Georgia Art Museums Collaborate to Share Resources and Collections Across the State
ATLANTA, January 21, 2010 –The High Museum of Art, in collaboration with four Georgia museums, has established the Georgia Art Museum Partnership initiative—the first of its kind in the state that will allow for the sharing of resources and collections among museums in Georgia and the Southeast. The five partnering museums are the High Museum of Art, the Albany Museum of Art, the Columbus Museum, the Telfair Museum of Art (Savannah) and the Georgia Museum of Art (Athens). For this three-year pilot initiative, these partners will draw on each other’s resources for exhibitions and loans of individual objects, professional development workshops and consultations and collection storage.
“This new program will benefit the people of Georgia and will be mutually valuable to the High and its partners,” said Michael E. Shapiro, the High’s Nancy and Holcombe T. Green, Jr. Director. “Just as we’ve seen great success from our past partnerships with renowned museums including the Louvre and The Museum of Modern Art, we hope to create a full ecology of partnerships here in Georgia. Together, we will work to engage a wider audience with great art and educational programming, inspire collaboration and stronger relationships with partner institutions and enhance art museums and their communities across the region.”
During this initiative, the partnering museums will not only draw on each other’s resources for exhibitions and loans of individual objects, they will also participate in customized workshops. Workshop topics will include fundraising, public relations and marketing, exhibition design and collaboration between curators and educators. These meetings will create opportunities for colleagues to share ideas, receive feedback and relay successes. Directors and board members from participating museums will also convene annually to build relationships and foster collegiality among participating institutions. The Georgia Art Museum Partnership will provide staff members from each institution access to a statewide support system, which would include professional consultations and curatorial residencies.
Albany Museum of Art
The Albany Museum of Art began in the 1960s as the Southwest Georgia Art Association, obtaining its non-profit status in March of 1964. In 1980, at the beginning of a capital funds campaign for a new building, the SGAA officially changed its name to the Albany Museum of Art and in 1983 opened a new museum facility. Today the AMA offers as many as 20 art exhibitions annually, including traveling and temporary exhibitions of regional, national and international artists as well as exhibitions from its permanent collection. The AMA’s collection includes 19th- and 20th-century American and European art in a variety of media including paintings, drawings, sculptures, prints and photographs. The AMA also houses a substantial collection of sub-Saharan African art including masks, sculpture, pottery, textiles and musical instruments. The Museum facility contains six galleries, an interactive children’s gallery, a 200-seat auditorium and a studio classroom. The Albany Museum of Art is accredited by the American Association of Museums. For more information about the AMA please visit www.albanymuseum.com.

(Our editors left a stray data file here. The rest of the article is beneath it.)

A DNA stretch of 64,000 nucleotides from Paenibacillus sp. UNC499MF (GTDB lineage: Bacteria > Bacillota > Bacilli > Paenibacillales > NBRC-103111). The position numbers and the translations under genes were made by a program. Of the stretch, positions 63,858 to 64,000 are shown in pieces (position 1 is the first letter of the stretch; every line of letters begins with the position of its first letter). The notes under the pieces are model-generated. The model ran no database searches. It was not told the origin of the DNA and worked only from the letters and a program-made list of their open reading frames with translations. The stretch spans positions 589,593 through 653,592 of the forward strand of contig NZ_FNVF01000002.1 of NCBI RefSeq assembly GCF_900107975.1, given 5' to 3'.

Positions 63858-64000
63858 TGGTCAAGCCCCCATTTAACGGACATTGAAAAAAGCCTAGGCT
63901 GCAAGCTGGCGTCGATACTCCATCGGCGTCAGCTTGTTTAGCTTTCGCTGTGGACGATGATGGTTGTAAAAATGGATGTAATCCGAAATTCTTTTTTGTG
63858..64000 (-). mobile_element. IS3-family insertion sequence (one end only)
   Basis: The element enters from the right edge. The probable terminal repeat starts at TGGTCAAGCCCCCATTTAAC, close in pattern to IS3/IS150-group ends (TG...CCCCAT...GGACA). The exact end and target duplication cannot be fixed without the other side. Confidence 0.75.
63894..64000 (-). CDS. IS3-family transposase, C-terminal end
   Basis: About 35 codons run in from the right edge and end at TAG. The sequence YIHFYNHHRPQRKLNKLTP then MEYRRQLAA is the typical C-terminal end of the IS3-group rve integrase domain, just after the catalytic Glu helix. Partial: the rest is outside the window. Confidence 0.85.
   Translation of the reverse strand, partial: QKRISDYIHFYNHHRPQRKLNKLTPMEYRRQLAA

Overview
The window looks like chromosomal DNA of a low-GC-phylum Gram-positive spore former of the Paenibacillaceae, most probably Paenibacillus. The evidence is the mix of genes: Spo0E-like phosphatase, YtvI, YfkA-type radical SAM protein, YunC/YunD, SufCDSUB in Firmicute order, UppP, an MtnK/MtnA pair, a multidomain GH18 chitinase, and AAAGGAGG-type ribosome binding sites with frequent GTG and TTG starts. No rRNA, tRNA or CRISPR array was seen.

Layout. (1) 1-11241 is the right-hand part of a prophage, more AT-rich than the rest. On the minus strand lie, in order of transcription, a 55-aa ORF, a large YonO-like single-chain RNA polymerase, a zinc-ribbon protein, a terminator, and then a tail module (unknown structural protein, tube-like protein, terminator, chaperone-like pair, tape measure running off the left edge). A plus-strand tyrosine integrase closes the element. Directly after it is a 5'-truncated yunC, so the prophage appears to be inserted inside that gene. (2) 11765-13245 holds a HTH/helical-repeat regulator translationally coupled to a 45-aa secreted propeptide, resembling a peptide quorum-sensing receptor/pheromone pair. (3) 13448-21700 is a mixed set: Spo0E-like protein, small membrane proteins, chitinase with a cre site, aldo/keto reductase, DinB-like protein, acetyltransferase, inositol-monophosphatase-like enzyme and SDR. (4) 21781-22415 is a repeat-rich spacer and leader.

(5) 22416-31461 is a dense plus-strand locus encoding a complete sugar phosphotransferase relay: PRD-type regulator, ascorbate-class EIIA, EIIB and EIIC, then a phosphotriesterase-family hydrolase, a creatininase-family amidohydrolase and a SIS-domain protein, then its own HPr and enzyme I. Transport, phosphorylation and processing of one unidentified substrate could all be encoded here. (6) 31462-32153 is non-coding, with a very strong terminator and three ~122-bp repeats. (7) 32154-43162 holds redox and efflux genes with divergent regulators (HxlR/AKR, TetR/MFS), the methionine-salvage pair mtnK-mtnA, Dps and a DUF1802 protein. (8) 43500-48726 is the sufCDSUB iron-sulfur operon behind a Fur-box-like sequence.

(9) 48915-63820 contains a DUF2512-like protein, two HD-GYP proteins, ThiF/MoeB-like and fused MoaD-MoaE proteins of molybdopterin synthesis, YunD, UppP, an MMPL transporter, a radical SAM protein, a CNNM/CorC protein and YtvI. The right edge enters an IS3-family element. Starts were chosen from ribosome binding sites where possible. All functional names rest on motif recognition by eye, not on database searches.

The Columbus Museum
The Columbus Museum, founded as the Columbus Museum of Art and Crafts, opened in 1953 as a regional art museum. Today it is recognized as one of the prominent museums in the southeastern United States and one of the few art and history museums in the country. The museum holds more than 6,000 objects that span from the Colonial era to the present, and important historical and archaeological artifacts from the Chattahoochee River Valley. Of particular prominence is the American drawings collection, with more than 500 sheets chronicling the history of American art from 1750 to 2009. The Columbus Museum also has extensive holdings in fine and decorative American arts and regional history, including paintings, sculpture, folk art, furniture, metals, glass and ceramics. With nearly 90,000 square feet, the Museum sits on a 15-acre site that also encompasses an historic garden designed by the Frederick Law Olmsted and Sons Firm in the 1920s. The Columbus Museum, along with the Georgia Museum of Art, has been a major proponent of developing and sustaining the Southeastern Art Museum Directors Association, an informal annual gathering of directors of Southeastern art museums. The museum has participated in many collaborative projects since its onset, including the unusual partnership the Columbus Museum has always maintained as part of the Muscogee County School District since 1953. The Columbus Museum has always been committed to the lifelong education of the diverse community it serves. For more information about The Columbus Museum, please visit www.columbusmuseum.com.